Suppose you are considering buying jewellery for its precious-metal value. In that case, you should be aware that there are usually three different prices being quoted:

  • The first price is the retail price, which is what the jeweller sells it for

  • The second price is the wholesale price, which is what the jeweller paid for it

  • The third price is the melt value, which is the current spot price of the precious metal multiplied by the weight of the precious metal in the piece of jewellery

For example:

Let's say you are considering buying a gold necklace that weighs 18 grams. The current spot price of gold is $1,300 per ounce. The retail price of the necklace is $1,500, the wholesale price is $1,200, and the melt value is $24.60 (18 grams x 1,300).

As you can see, the retail price is much higher than the melt value. This is because the jeweller needs to make a profit. The wholesale price is closer to the melt value but still higher. If you are only interested in the precious metal content of the jewellery, then you should only pay the melt value.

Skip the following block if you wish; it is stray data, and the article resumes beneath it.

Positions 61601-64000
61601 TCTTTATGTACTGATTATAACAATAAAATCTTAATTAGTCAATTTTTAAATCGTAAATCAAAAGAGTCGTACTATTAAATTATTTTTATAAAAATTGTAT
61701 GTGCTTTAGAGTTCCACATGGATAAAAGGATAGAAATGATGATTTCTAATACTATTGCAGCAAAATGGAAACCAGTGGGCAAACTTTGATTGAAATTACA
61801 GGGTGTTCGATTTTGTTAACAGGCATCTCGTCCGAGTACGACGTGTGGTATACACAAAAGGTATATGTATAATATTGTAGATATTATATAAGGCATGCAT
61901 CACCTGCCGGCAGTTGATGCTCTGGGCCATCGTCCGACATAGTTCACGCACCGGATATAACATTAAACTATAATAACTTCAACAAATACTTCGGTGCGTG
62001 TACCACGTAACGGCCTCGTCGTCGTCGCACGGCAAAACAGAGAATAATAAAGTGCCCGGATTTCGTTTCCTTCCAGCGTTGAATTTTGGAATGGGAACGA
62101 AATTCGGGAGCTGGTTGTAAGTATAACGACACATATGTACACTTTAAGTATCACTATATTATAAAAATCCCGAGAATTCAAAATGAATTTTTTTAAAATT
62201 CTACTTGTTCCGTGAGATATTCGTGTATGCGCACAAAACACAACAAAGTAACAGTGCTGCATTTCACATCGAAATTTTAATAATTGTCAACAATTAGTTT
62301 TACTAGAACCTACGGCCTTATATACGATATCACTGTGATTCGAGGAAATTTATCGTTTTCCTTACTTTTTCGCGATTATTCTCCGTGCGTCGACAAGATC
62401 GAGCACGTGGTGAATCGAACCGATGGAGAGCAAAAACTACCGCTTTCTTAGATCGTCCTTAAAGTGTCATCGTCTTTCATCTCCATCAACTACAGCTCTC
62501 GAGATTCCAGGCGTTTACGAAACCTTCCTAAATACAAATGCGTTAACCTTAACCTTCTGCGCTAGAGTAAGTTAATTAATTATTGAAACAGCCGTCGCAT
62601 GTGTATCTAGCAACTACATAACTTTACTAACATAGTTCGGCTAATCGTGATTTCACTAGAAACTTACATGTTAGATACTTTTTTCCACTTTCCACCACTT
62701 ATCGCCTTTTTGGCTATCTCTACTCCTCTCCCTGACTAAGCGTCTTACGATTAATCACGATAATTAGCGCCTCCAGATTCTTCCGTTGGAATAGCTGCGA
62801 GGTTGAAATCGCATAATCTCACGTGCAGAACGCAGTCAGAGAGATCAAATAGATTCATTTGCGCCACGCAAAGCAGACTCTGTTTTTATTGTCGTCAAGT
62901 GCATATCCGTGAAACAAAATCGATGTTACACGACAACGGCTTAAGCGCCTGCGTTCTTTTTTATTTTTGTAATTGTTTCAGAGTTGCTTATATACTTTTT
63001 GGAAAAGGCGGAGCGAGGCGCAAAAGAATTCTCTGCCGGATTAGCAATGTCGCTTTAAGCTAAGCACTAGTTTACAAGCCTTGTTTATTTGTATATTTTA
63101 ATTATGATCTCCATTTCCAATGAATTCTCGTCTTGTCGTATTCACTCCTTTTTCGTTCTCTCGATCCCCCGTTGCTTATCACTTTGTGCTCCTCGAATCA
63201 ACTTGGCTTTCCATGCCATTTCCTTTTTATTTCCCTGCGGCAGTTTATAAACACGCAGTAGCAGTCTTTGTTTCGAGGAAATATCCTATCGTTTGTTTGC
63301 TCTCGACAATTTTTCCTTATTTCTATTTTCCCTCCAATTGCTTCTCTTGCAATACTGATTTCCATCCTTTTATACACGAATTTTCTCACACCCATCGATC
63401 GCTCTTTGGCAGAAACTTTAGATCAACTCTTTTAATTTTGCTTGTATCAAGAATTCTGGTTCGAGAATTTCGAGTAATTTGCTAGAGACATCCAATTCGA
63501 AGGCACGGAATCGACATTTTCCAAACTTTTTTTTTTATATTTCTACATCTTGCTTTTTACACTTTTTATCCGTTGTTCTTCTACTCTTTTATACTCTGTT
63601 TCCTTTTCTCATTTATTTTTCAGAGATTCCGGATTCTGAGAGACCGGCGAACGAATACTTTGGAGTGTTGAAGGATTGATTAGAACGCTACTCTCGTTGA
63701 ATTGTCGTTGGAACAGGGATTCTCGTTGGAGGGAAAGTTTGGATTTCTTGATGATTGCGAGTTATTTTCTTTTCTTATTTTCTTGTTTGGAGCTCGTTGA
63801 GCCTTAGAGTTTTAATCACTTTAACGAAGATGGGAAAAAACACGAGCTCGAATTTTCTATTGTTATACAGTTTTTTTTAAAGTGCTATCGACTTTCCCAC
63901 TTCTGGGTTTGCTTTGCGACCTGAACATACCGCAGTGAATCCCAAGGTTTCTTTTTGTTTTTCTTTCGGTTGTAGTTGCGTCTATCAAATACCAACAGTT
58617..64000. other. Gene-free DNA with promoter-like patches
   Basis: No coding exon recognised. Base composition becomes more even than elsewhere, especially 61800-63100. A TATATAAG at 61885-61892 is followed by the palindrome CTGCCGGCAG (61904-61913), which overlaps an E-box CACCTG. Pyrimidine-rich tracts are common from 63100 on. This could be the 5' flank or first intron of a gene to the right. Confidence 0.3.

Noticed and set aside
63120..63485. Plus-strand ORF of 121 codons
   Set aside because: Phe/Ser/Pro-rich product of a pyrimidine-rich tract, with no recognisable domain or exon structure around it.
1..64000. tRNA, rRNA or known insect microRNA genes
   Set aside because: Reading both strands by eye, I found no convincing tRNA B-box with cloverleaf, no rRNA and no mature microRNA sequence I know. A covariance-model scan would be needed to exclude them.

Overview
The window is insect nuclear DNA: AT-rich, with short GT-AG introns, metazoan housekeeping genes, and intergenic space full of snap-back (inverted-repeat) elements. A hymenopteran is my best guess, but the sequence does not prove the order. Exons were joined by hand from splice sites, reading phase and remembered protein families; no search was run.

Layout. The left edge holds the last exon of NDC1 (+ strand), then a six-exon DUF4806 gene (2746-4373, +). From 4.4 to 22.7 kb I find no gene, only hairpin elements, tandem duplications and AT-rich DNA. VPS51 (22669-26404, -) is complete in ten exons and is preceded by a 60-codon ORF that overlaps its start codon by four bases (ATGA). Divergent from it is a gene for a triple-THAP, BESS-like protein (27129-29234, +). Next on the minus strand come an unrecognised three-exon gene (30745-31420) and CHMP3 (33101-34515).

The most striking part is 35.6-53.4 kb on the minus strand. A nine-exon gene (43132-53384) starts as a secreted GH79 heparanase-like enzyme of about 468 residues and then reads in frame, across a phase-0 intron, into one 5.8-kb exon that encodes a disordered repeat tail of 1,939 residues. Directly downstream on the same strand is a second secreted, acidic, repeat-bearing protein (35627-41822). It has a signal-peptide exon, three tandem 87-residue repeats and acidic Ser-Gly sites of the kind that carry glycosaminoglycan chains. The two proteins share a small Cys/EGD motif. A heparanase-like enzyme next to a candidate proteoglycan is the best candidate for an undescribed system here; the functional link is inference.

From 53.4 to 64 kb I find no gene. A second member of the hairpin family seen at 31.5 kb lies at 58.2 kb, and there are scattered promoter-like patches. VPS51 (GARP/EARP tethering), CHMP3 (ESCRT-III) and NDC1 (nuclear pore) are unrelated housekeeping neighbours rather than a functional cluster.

When buying jewellery for its bullion value, it is essential to remember that not all pieces of jewellery are created equal. We’re referring to the fact that some pieces will have a higher percentage of precious metal than others. For example, a 14-karat gold necklace will contain 58.3% gold and 41.7% alloy. An 18-karat gold necklace will contain 75% gold and 25% alloy - the higher the purity of the gold, the more valuable it is.

You should also be aware that some pieces of jewellery are plated with a thin layer of precious metal. This means that the piece of jewellery is not made entirely of precious metal, and is therefore not as valuable. If you are buying jewellery for its precious-metal content, then you should ensure that it is made entirely of that precious metal.